According to reports, state regulators in Florida have asked a judge to place a property insurance company in receivership following Hurricane Ian.
The Florida Department of Financial Services is seeking to be the appointed receiver for FedNat Insurance Company, which was already struggling long before Ian arrived. (Related: Florida’s fertilizer hub took a direct hit from Hurricane Ian.)
FedNat canceled 56,500 policies back in May. In June, the company reached an agreement to transfer about 83,000 policies to another company.
FedNat will still be responsible for all claims and other obligations before June 1, according to court documents. On September 13, the company notified the state Office of Insurance Regulation that it does not have enough money for “runoff” from its obligations.
“Respondent (FedNat) notified OIR that it had overstated its cash position and could not complete a solvent runoff,” a court petition filed by the Department of Financial Services’ Division of Rehabilitation and Liquidation reads.
“OIR immediately sent an examiner to the company. On September 14, 2022, Respondent advised OIR that it did not have sufficient cash on hand to pay its obligations and debts as they come due in the normal course of business. Therefore, Respondent is insolvent as defined (by a section of state law) and delinquency proceedings are appropriate.”
Florida’s property insurance system is collapsing at breakneck speed
Since February, the following Florida property insurance companies have declared insolvency:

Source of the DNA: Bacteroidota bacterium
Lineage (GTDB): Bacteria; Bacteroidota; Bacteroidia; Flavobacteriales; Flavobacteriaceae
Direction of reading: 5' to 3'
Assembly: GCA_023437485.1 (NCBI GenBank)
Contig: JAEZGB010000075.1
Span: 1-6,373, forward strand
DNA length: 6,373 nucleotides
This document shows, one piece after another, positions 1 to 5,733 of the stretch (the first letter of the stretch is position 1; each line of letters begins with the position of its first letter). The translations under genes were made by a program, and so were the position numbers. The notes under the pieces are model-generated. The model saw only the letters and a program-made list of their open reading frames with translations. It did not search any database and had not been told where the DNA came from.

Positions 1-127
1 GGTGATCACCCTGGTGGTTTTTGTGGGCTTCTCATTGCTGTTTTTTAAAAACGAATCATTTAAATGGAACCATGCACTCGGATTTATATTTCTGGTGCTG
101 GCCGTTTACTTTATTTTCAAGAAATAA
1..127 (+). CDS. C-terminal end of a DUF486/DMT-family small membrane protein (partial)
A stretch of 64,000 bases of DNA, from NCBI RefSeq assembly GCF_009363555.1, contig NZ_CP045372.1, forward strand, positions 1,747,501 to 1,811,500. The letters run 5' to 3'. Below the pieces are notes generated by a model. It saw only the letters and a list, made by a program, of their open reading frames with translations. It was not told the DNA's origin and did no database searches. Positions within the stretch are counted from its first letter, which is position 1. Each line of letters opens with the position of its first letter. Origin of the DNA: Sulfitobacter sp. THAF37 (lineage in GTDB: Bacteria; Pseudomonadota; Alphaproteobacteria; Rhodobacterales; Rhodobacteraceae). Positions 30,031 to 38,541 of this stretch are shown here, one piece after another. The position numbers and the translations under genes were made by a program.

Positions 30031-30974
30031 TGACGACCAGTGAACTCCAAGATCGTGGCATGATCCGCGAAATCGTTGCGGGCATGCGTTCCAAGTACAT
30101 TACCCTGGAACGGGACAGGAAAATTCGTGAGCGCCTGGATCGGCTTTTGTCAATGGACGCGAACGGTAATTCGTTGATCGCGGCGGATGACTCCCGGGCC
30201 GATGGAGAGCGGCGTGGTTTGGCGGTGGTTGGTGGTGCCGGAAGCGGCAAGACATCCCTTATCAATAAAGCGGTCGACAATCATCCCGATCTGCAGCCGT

- Southern Fidelity Insurance Co.
- Weston Property and Casualty Insurance Co.
- Lighthouse Property Insurance Corp.
- Avatar Property & Casualty Insurance Co.
- St. Johns Insurance Co.
The state-backed Citizens Property Insurance Corp., which was created as “an insurer of last resort,” according to a Tallahassee-based news outlet, has seen massive growth this year amid the loss of all these insurance companies.
As of September 16, Citizens had 1.055 million policies, which is more than double the number it had two years ago. Of these, 19,740 policies were previously insured by FedNat.
Prior to initiating the “extraordinary remedy” of canceling early 56,500 policies, FedNat held about 140,000 policies total. The remaining 83,000 or so policies will be transferred to a related company, Monarch National Insurance Co.
Since at least March 2020, the financial problems of FedNat have been a point of concern. It was that year when the state of Florida started requiring the company to file monthly financial statements.
Later that year, regulators began holding regular conference calls with the company to keep tabs on its financial status.
“Despite capital infusions, Respondent’s (financial) surplus continued to decline, and its underwriting losses continued to increase throughout the remainder of 2020 and into and throughout 2021,” the court petition further reads.
FedNat stopped writing new policies this year, according to the same petition. On August 1, it lost its financial rating with the ratings agency Demotech.
“When property insurers become insolvent, the non-profit Florida Insurance Guaranty Association typically steps in to pay claims,” says Tallahassee Reports (TR).
“Known as FIGA, the organization has authority to levy ‘assessments,’ which are costs passed on to insurance policyholders across the state.”
“FIGA already is using money from assessments of 1.3 percent and 0.7 percent to pay costs related to other insolvencies. Its board last month approved a plan to borrow $150 million, with the debt financed by extending the 0.7 percent assessment through 2023.”
In the comment section at TR, someone wrote that he believes there will come a time when it becomes obvious that insurance companies and banks “are so tightly interwoven that both will leave their depositors high and dry in a domino effect that will leave depositors impoverished after their life savings are absconded within the Ponzi scheme known as the stock market.”
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